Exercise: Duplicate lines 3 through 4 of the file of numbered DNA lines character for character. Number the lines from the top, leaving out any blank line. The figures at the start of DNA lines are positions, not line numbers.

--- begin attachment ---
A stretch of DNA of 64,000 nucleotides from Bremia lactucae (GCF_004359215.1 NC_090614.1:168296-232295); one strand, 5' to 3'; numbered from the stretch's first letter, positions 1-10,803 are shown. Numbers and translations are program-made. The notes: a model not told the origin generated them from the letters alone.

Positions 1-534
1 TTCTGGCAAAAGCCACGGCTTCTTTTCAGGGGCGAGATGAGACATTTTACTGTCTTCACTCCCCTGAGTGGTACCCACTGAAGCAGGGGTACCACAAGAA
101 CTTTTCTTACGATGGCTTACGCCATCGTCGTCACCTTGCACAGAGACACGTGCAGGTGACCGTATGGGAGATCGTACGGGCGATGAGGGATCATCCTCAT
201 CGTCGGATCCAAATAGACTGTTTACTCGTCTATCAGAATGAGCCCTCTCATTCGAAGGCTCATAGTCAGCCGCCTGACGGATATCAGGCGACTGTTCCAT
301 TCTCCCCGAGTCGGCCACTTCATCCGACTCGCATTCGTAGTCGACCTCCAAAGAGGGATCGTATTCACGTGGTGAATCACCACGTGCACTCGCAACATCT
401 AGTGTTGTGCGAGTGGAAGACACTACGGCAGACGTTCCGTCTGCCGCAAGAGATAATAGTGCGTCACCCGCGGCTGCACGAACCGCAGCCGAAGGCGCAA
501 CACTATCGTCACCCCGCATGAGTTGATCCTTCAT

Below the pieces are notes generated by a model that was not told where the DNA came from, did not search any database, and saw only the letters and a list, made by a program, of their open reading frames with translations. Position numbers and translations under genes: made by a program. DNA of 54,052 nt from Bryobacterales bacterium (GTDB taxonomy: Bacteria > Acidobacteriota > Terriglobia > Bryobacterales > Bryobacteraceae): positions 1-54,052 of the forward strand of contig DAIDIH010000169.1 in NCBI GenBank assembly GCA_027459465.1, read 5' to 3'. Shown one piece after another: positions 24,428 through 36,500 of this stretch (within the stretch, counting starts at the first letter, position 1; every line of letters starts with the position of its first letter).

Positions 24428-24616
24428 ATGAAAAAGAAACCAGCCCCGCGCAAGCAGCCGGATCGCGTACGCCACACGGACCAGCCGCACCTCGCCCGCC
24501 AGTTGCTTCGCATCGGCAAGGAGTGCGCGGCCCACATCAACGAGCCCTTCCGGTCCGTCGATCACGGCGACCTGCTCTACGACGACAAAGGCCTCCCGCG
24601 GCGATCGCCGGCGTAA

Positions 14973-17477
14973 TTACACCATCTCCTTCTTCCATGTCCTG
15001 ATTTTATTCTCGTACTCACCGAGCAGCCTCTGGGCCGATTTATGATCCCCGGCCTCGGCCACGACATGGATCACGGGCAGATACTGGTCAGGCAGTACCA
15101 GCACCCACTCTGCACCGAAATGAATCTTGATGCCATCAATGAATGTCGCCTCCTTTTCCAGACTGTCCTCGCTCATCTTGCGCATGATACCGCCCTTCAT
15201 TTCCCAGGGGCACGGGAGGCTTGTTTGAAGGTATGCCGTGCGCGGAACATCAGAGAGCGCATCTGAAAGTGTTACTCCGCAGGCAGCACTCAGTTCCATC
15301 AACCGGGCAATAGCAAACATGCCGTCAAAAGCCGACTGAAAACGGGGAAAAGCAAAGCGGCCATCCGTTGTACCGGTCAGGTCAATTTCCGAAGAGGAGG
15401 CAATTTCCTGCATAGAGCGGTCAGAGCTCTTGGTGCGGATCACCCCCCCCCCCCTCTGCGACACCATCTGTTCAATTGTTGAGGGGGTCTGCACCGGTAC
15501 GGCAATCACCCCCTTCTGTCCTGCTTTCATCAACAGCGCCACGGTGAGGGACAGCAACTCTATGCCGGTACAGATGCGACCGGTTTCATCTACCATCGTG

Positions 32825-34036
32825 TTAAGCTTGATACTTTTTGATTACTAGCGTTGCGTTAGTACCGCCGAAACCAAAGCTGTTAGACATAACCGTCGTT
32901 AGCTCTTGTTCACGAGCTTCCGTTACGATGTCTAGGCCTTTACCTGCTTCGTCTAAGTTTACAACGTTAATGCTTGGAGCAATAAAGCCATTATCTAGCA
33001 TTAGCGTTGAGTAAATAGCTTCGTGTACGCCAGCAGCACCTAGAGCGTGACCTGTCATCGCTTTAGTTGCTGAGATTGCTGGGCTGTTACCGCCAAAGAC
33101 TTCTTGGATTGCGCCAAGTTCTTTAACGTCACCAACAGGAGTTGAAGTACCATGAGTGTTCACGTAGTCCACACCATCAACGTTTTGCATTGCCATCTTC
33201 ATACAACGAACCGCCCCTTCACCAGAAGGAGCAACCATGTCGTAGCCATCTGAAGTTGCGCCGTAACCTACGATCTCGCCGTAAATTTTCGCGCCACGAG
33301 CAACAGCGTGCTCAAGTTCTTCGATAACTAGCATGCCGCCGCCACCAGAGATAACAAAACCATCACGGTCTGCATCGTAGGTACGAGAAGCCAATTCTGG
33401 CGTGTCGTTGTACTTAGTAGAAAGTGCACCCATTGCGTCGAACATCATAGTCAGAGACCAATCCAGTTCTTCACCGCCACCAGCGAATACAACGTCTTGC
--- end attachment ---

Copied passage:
1 TTCTGGCAAAAGCCACGGCTTCTTTTCAGGGGCGAGATGAGACATTTTACTGTCTTCACTCCCCTGAGTGGTACCCACTGAAGCAGGGGTACCACAAGAA
101 CTTTTCTTACGATGGCTTACGCCATCGTCGTCACCTTGCACAGAGACACGTGCAGGTGACCGTATGGGAGATCGTACGGGCGATGAGGGATCATCCTCAT